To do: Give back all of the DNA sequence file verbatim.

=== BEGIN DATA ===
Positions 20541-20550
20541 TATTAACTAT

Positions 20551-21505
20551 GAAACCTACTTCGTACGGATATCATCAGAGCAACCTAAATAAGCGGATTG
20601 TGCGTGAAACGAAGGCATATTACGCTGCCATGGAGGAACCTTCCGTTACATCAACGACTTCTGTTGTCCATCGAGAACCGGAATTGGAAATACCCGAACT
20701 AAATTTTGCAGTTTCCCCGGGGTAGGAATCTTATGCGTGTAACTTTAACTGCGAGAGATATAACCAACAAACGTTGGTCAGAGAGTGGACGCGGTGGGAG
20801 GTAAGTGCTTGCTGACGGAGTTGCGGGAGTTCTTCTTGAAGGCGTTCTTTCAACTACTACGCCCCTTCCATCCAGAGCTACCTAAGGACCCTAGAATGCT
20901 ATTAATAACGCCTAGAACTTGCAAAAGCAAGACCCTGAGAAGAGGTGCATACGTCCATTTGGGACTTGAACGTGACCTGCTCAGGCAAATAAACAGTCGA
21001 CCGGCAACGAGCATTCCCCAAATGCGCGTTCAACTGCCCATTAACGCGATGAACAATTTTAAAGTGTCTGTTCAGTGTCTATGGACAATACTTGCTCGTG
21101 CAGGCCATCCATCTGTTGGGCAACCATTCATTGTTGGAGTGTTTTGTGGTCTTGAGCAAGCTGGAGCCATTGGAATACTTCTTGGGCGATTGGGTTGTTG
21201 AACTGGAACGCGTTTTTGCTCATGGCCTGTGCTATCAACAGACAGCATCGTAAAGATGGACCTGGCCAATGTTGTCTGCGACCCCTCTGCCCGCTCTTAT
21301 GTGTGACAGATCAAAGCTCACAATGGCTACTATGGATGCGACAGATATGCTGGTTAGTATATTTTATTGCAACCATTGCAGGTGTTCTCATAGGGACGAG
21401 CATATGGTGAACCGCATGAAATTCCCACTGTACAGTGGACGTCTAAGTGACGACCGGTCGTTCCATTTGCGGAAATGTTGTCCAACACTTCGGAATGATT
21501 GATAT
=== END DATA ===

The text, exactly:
Positions 20541-20550
20541 TATTAACTAT

Positions 20551-21505
20551 GAAACCTACTTCGTACGGATATCATCAGAGCAACCTAAATAAGCGGATTG
20601 TGCGTGAAACGAAGGCATATTACGCTGCCATGGAGGAACCTTCCGTTACATCAACGACTTCTGTTGTCCATCGAGAACCGGAATTGGAAATACCCGAACT
20701 AAATTTTGCAGTTTCCCCGGGGTAGGAATCTTATGCGTGTAACTTTAACTGCGAGAGATATAACCAACAAACGTTGGTCAGAGAGTGGACGCGGTGGGAG
20801 GTAAGTGCTTGCTGACGGAGTTGCGGGAGTTCTTCTTGAAGGCGTTCTTTCAACTACTACGCCCCTTCCATCCAGAGCTACCTAAGGACCCTAGAATGCT
20901 ATTAATAACGCCTAGAACTTGCAAAAGCAAGACCCTGAGAAGAGGTGCATACGTCCATTTGGGACTTGAACGTGACCTGCTCAGGCAAATAAACAGTCGA
21001 CCGGCAACGAGCATTCCCCAAATGCGCGTTCAACTGCCCATTAACGCGATGAACAATTTTAAAGTGTCTGTTCAGTGTCTATGGACAATACTTGCTCGTG
21101 CAGGCCATCCATCTGTTGGGCAACCATTCATTGTTGGAGTGTTTTGTGGTCTTGAGCAAGCTGGAGCCATTGGAATACTTCTTGGGCGATTGGGTTGTTG
21201 AACTGGAACGCGTTTTTGCTCATGGCCTGTGCTATCAACAGACAGCATCGTAAAGATGGACCTGGCCAATGTTGTCTGCGACCCCTCTGCCCGCTCTTAT
21301 GTGTGACAGATCAAAGCTCACAATGGCTACTATGGATGCGACAGATATGCTGGTTAGTATATTTTATTGCAACCATTGCAGGTGTTCTCATAGGGACGAG
21401 CATATGGTGAACCGCATGAAATTCCCACTGTACAGTGGACGTCTAAGTGACGACCGGTCGTTCCATTTGCGGAAATGTTGTCCAACACTTCGGAATGATT
21501 GATAT